But for once, actually, Apple probably deserved to get a bashing over the issue, even when it finally released a statement on the data file logging, claiming it was crowdsourcing the location of WiFi base stations for a giant database.

Permission Granted?

According to Mikko Hypponen, F-Secure's chief research officer, the data file "cannot be accessed by third-party apps on an iPhone, as you need root rights to reach it", although like many experts, he noted in his security blog that the file is copied to a host computer every time an iTunes ‘sync' is carried out.

Even with Apple posting a detailed Q&A on its website about the location tracking data, questions were asked, all the way to the US Congress. Not surprisingly, a large number of iPhone users were still less than impressed.

The irony of this, of course, is that the iPhone already has several apps/services that track users, most notably MobileMe and Find my iPhone, and, as Apple points out, these features "require personal information for the feature to work”.

But the crucial point here is that these apps work with the iPhone user's permission. The iOS 4.x tracking data file was logged without users' explicit permission, although Apple has repeatedly pointed out that it has the rights to do this within its iTunes terms and conditions.

Nevertheless, according to F-Secure's Hypponen: "Apple maintains a global database of the locations of WiFi networks. They use this to get an estimate of your location without using GPS."

"For example, if your handset sees three hotspots which have MAC addresses that Apple knows are within a certain city block in London, it's a fair bet you're in that city block", he explains.

Conspiracy Theory

According to Nigel Stanley, IT security practice leader with Bloor Research, there are two possibilities as to why Apple has been "tracking its iPhone users", as one tabloid put it so succinctly when the news started to break.

"Either it was a huge conspiracy, or some Apple techies put it into the iPhone's operating system for information", he says, adding that the latter possibility – that it was being used for crowdsourcing the location of WiFi access points – seems the more obvious.

"Either it was a huge conspiracy, or some Apple techies put it into the iPhone's operating system for information. Whichever reason it was, however, it's still a public relations nightmare"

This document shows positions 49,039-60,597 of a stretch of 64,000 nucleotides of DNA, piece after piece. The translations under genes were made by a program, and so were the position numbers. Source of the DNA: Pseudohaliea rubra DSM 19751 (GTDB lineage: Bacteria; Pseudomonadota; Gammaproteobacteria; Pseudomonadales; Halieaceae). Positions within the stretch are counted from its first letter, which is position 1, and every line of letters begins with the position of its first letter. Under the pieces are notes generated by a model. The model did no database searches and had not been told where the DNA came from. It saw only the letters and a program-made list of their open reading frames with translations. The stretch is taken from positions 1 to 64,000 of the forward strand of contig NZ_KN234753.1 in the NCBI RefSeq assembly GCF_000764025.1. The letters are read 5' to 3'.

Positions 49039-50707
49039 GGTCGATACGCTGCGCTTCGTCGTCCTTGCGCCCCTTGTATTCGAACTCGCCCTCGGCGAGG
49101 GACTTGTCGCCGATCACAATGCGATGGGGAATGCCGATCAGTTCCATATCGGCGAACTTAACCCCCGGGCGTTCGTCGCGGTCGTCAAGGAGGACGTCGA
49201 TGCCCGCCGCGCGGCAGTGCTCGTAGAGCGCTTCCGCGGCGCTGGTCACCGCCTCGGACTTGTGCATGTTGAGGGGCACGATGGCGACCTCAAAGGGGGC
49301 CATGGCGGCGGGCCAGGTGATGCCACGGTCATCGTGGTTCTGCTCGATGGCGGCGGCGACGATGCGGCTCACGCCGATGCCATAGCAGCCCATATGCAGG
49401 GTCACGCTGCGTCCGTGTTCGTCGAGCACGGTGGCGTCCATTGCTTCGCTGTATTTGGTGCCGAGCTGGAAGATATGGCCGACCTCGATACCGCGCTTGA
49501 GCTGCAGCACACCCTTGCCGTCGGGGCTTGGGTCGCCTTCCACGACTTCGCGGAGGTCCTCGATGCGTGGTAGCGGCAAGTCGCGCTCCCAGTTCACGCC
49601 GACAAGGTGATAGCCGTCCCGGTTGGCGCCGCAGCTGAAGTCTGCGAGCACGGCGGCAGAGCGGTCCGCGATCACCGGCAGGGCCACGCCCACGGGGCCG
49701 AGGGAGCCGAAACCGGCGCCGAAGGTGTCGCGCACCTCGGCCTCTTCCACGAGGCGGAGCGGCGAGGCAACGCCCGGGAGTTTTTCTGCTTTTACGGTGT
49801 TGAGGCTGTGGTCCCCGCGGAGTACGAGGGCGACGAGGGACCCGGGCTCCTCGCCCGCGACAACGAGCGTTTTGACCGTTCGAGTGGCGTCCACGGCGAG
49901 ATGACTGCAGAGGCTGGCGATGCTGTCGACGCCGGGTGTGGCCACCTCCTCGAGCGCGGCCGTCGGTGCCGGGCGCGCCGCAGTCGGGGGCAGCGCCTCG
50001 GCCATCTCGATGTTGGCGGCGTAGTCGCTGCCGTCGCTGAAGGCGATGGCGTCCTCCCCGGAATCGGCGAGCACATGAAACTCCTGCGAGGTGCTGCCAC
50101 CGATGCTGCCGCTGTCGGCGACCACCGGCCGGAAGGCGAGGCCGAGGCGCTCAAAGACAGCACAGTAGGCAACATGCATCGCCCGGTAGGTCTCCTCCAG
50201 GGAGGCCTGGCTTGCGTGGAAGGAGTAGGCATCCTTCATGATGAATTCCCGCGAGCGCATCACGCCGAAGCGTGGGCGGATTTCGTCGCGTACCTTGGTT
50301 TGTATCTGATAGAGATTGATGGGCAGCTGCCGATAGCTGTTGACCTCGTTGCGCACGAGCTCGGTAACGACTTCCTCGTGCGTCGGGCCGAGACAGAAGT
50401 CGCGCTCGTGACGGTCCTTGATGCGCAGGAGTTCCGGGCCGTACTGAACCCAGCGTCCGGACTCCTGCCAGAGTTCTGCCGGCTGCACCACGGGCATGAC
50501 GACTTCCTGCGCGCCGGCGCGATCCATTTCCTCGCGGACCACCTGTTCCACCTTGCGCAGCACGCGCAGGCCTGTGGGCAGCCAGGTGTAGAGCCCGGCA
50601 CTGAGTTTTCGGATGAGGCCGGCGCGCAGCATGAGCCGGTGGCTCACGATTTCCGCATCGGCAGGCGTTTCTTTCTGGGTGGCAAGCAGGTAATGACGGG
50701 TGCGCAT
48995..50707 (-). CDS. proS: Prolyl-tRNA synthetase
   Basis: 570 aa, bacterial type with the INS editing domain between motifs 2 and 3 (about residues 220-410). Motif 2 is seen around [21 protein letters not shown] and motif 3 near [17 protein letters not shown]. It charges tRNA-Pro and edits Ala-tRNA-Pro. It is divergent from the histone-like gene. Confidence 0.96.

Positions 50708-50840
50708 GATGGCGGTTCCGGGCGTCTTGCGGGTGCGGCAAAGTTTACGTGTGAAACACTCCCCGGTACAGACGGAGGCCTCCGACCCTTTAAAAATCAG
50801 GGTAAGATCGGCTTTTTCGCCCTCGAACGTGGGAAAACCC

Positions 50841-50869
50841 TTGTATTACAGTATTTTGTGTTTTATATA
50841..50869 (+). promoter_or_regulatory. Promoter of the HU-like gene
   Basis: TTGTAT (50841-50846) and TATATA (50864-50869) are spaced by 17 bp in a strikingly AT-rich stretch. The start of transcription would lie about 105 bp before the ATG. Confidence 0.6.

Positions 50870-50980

Nigel Stanley, Bloor Research

"Whichever reason it was, however, it's still a public relations nightmare. It's the longevity of the data [that's being logged] that is the problem", he observes.

" ‘Hoovering’ up all that data is the real issue that users are concerned about. It has not gone down at all well with [iPhone] users", he told Infosecurity.

And Then There's the Benefits...

One of the issues that many media reports have overlooked is that cell site analysis, which is used in a growing number of police investigations, is now a forensic science in its own right.

Once this type of forensic data is collated, Stanley says that it's then up to the investigators to present their evidence in court that the smartphone user was where they say he or she were, beyond all reasonable doubt.

It's a complex science, he admits, noting that the Apple location data file seems to have automated the process.

Apple, he says, has released an iOS update to solve the problem of storing location data for a lengthy period and also encrypts the relevant files on the host computer.

That's all well and good, he adds, but Stanley gently slams Apple for the fact that the process of reflashing the operating system to an iPhone is quite complex under iTunes, and involves reflashing around 660 megabytes of data into the handset.

That's another public relations disaster for Apple, he says, as the solution to the problem is seriously long-winded and not for novice IT users.

For those users that don't want to reflash their iPhones, there are a growing number of apps being released that allow the offending data file to be analyzed, zeroed and/or removed completely.

But none of them are yet on the Apple iTunes service, meaning that, in order to install them, users have to jailbreak (unlock) their smartphones.

Ah, the irony...